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Careers: Ayurvedic Medicine

Ayurvedic Medicine depictionOne of the world's oldest healing systems, Ayurveda defines life as the joining of body, mind and spirit in divine consciousness. The word translates to the Sanskrit ayuh, meaning life, and veda, meaning knowledge. Grounded in a holistic understanding of human health, Ayurveda seeks to maintain health by balancing body, mind, and spirit.

Ayurvedic practitioners believe health and healing can be found through daily living practices and, when needed, the application of gentle healing modalities. While many modern medical disciplines focus on pathological changes in specific organ systems, Ayurveda treats each individual as a whole person.

Imbalances in various elements can lead to disease. Ayurveda seeks to maintain a balance to prevent disease. Likewise, gentle remedies that restore balance allow the body to heal from illness. Such remedies include nutrition, breathing techniques, yoga, meditation, massage, and medicinal herbs.

History

Ayurvedic healing derives from the ancient sages and scriptures of India known as the Vedas (bodies of knowledge). Thought to be more than 5,000 years old, the Vedas focus on a variety of topics including spirituality, art, astrology, health, government and military. There are four main books of knowledge: the Rig [Rik], Yajur, Atharva and Sama Vedas. Ayurveda is believed to be a secondary Veda to the Rigveda, which was written about 3,000 BCE.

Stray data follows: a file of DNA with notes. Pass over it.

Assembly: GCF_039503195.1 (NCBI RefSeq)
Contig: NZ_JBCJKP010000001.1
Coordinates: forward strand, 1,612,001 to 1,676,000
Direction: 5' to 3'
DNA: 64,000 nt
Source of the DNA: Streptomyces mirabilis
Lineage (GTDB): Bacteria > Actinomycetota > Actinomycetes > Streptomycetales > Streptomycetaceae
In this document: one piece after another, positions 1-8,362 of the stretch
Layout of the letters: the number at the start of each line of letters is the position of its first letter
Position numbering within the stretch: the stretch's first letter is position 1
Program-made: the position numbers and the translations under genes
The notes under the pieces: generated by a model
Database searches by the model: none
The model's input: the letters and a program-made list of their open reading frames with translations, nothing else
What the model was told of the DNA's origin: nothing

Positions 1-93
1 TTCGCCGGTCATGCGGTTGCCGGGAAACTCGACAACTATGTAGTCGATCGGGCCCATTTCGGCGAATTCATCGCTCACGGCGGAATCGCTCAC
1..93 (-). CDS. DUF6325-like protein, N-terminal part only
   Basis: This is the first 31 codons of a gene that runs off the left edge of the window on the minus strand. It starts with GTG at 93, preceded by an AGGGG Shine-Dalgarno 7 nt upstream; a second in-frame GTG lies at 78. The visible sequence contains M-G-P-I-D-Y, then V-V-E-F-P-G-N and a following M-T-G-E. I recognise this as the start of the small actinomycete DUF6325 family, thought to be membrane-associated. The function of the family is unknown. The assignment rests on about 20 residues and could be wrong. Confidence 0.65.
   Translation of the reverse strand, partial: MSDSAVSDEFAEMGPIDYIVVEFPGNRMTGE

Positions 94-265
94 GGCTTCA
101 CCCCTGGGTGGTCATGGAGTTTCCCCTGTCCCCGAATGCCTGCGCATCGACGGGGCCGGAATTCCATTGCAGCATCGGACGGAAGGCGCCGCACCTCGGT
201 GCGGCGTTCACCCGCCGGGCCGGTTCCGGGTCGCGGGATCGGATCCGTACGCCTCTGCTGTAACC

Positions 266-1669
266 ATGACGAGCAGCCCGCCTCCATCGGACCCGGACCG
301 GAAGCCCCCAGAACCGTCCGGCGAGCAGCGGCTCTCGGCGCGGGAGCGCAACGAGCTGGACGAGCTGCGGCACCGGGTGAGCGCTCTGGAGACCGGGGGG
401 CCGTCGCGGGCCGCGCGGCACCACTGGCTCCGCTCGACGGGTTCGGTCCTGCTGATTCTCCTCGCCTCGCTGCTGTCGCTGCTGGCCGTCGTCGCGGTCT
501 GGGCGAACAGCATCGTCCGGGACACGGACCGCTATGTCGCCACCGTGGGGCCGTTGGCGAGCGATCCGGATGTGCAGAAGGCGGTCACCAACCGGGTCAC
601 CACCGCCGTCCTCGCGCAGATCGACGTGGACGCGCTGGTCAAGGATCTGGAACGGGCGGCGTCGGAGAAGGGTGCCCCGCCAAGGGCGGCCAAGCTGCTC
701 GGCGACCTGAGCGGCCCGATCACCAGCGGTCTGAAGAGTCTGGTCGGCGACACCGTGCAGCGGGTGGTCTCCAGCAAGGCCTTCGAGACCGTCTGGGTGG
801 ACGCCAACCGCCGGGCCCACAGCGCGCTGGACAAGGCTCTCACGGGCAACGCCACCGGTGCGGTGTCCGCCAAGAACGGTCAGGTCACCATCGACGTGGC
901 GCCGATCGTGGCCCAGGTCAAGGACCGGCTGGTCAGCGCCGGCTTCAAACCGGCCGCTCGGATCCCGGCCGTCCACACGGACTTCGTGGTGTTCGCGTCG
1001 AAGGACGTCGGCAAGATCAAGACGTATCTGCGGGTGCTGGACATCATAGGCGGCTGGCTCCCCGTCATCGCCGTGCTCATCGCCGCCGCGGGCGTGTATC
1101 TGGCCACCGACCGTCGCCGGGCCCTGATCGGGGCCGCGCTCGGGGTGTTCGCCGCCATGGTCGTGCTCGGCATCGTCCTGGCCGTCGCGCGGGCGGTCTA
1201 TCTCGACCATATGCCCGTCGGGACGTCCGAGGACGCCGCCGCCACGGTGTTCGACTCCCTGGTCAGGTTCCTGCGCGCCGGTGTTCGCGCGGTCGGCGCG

By 1500 BCE, Ayurveda had grown into a respected and widely used system often referred to as the "mother of all healing." Ancient healers such as the Persian physician Avicenna and the European Renaissance physician Paracelsus traveled to India to study Ayurveda. During the years of British rule in India, Ayurvedic medicine was rejected by many in favor of the western medical practices. Nevertheless, traditional Ayurvedic practitioners preserved their knowledge, passing it from generation to generation.

Today, newfound awareness of traditional healing has revived Ayurveda's popularity. In India, Ayurveda is again commonly used in both maintaining health and treating illness. In the U.S., recognition of the complex interplay of body, mind and spirit has enhanced receptivity to holistic systems such as Ayurveda.

Training

The Integrative Therapeutic Practices program at MSU Denver offers an introductory class on Ayurveda (ITP 3400 as of the 2019-2020 academic year). 

Two nationwide Ayurveda organizations, the National Ayurvedic Medical Association (NAMA) and the Association of Ayurvedic Professional of North America (AAPNA) have established educational standards for various levels of practice, recognize particular schools as providing training at those levels, and certify graduates of those training programs. The International Association of Yoga Therapists likewise has standards, approved schools, and certifications for yoga therapists. 

Local, NAMA-approved options for education in the field of Ayurveda include:

Licensure & Average Income

Ayurveda is not a licensed healthcare practice in the United States. Several states, including Colorado, have Health Freedom laws that regulate complementary and alternative health modalities, including Ayurveda. A growing number of individuals have created successful private practices as Certified Ayurvedic Practitioners.

Author Information

Adrienne Arnold is a major in the Integrative Therapeutic Practices Program at MSU Denver.




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